A currency lesson in soft power

by Stewart Fleming | 26.06.2017

In October 2011, the 92 year old, wheelchair bound, former West German Chancellor Helmut Schmidt, in a speech in Frankfurt’s Alte Oper, denounced the “dramatic failure” of the assembled ruling elite of Europe to contain the Eurozone debt crisis.

Individually, Schmidt said, the nations of Europe were becoming too small to cope with the geopolitical challenges they faced. Even grouped together, by mid-century they would account for only 7% of the world’s population instead of the 20% of most of the previous 200 years.

Thus it was that on Friday 23rd June the European Central Bank quietly took another step towards the deeper EU integration needed to fulfil Schmidt’s clarion call for Europe to lay firmer foundations to underpin its influence in global affairs.

It announced that it was seeking a “significantly enhanced role for (EU) central banks of issue in the supervisory system of central counterparties (CCPs), in particular with regard to the recognition and supervision of systemically important third country CCPs (Infacts italics) clearing significant amounts of euro-denominated transactions.”

With this statement the ECB put on parade an Exocet missile trained directly at the City of London, its hugely profitable, $573 billion-plus in daily trading of euro denominated over-the-counter financial derivatives, and, notably, one of the “red lines” of British Prime Minister Theresa May’s Brexit negotiating strategy.

The regulation, supervision and judicial oversight by EU entities [InFacts emphasis], including the European Court of Justice, of giant, euro-focused, systemically important CCPs was, the ECB statement implied, a “red line” for the EU.

Post-Brexit, no country in the world will have a more “systemically important third country CCP” than Britain, namely the London Stock Exchange’s LCH Clearnet subsidiary. So, according to the ECB statement, it will have to be overseen by the relevant EU authorities, not primarily, as now, by the Bank of England.

Nobody should be the least bit surprised by this ECB/European Commission initiative. After all, having the capacity to exercise control over its currency is perhaps the most powerful practical demonstration of sovereignty a global power (and in trade terms the EU is the world’s leading global power) has at its disposal short of all-out war.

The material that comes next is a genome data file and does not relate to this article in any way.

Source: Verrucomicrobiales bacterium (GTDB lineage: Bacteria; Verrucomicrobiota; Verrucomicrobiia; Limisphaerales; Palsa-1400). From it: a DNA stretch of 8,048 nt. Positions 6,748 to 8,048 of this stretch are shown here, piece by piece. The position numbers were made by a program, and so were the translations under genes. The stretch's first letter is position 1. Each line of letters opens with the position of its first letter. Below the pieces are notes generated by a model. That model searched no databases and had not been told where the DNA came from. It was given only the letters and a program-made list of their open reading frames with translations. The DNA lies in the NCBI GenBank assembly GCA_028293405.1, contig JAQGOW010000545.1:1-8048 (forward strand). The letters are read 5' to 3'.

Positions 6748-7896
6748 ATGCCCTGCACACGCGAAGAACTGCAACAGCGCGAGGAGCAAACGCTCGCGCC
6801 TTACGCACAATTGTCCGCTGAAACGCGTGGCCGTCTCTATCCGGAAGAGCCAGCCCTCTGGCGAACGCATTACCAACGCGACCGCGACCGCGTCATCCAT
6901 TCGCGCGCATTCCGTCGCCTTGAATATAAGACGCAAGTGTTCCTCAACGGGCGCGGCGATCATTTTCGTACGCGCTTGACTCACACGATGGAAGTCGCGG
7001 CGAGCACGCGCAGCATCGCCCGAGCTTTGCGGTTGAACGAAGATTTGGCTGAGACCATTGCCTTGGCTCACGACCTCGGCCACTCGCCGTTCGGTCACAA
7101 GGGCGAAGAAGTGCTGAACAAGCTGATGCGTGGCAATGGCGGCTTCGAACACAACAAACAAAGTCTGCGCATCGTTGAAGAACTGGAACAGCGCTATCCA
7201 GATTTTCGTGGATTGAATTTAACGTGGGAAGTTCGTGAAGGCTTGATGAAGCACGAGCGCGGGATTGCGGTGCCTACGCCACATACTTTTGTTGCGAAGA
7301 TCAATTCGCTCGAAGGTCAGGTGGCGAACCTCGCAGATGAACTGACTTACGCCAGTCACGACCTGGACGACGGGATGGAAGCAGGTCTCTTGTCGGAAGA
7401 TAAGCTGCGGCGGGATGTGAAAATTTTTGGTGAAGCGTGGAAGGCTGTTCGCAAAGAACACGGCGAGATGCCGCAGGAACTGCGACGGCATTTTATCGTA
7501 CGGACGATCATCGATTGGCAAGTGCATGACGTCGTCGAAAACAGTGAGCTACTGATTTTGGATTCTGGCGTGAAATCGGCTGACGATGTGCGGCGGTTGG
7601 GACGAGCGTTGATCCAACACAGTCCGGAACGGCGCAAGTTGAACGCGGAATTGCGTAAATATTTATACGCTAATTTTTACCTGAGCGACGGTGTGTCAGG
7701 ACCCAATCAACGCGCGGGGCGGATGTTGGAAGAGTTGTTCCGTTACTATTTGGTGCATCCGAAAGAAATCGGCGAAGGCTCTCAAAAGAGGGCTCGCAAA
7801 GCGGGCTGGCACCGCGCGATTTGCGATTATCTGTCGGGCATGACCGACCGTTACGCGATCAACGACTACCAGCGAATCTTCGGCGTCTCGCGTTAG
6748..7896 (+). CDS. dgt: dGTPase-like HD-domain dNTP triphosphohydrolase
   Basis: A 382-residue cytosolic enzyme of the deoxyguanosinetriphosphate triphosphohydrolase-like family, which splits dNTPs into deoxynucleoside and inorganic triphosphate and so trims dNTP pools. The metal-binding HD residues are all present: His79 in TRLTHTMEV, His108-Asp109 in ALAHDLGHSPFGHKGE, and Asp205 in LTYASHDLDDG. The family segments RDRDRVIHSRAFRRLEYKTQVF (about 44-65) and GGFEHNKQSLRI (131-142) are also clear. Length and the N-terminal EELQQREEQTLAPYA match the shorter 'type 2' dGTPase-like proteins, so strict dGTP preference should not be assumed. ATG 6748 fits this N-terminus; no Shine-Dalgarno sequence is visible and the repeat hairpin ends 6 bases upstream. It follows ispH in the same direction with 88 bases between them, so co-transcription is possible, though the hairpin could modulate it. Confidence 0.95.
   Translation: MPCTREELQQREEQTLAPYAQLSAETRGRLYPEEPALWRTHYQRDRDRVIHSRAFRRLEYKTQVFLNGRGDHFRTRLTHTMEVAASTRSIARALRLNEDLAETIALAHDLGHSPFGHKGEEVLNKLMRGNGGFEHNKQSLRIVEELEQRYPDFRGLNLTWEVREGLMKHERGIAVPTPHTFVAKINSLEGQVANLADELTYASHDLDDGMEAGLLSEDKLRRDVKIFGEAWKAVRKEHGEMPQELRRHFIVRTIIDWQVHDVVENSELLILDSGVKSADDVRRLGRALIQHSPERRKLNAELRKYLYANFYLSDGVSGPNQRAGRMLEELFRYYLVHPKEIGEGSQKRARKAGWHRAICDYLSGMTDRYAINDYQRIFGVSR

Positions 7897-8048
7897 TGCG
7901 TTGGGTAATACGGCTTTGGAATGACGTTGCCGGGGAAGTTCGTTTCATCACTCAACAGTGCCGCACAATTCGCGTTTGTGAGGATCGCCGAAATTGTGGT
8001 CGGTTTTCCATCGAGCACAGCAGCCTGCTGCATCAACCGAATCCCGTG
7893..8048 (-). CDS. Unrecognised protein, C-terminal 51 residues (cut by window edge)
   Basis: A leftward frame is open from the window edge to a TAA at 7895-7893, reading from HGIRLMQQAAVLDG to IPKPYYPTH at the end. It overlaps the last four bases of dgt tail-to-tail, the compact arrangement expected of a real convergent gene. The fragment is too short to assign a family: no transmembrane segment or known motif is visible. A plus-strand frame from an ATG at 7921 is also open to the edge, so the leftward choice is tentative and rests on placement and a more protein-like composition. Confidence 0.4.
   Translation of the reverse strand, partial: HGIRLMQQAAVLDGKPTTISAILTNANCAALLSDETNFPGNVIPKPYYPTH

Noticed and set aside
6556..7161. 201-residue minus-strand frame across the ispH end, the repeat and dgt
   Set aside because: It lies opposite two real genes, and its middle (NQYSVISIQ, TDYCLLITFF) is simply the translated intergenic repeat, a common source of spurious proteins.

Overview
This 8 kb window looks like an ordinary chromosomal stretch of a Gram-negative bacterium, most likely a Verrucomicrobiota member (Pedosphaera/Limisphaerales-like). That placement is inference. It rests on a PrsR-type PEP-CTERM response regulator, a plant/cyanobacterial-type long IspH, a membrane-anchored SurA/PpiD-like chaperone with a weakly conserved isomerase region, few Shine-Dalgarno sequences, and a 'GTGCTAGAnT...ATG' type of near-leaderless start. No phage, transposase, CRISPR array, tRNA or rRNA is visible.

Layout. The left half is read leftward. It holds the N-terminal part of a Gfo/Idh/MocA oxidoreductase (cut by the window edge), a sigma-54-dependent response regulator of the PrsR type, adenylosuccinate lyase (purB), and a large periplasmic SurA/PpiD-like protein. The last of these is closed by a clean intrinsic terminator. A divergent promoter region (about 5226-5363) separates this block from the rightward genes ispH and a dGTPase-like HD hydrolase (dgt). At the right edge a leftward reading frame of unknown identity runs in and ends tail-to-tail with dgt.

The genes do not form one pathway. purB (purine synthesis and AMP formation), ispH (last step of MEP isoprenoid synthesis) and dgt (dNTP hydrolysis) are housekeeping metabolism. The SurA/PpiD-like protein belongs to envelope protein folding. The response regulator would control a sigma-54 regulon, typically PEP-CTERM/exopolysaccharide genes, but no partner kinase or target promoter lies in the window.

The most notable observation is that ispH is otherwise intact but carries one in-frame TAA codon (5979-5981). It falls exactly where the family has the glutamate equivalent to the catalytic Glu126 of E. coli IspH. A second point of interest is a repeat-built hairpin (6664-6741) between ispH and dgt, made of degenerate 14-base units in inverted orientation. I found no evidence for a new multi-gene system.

American institutions insist on regulatory and judicial rights over US$ trading entities in London and elsewhere, providing also the last-resort dollar lending required to back them in emergencies. Moreover, experience has shown it is far easier, politically and practically, to impose financial sanctions on states like Russia, Libya, Iraq or Iran than to bomb them, and control over major entities using the US$ is essential for that.

Washington has long jealously guarded this power. China has more than 30 currency-swap agreements with other nations. Significantly, of the advanced economies of the world, including the UK and the Eurozone, only the United States has not agreed such an accord with China.

For the EU, as a polity which has (deliberately) constrained its military capacities and ambitions, “soft power” of the sort represented by control over its global reserve currency is even more important.

So, like the US and China, the Eurozone wants to be able to exercise sovereignty over the euro and euro-denominated financial markets and so euro- denominated financial instruments.

If the EU does not do this it risks leaving the world’s financial system in the political grip of just the US and China, which, to expand its geo-political influence, is taking huge financial risks in its efforts to internationalise its currency, the renminbi. When the ECB says it has a red line over euro-denominated trading, red really does mean red.

In a column in the Financial Times on 23rd June John Redwood MP, whether out of ignorance or duplicity, sought to deny this threat to London’s financial markets, arguing, inter alia, that, if no deal is reached with the EU, the UK would be just fine trading under World Trade Organisation rules. This arch-Brexiter failed to point out that these rules simply do not cover the City’s financial sector trade.

He also insisted, “There is “no ‘cliff edge’ ahead.” As someone who, in a regular FT column, purports to offer investment advice, he must surely know that the City of London’s quasi-official International Regulatory Strategy Group, earlier this year, produced a report warning specifically of a potential financial crisis because of a financial sector regulatory cliff for London based CCPs if we crash out of the EU into WTO rules.

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    Edited by Bill Emmott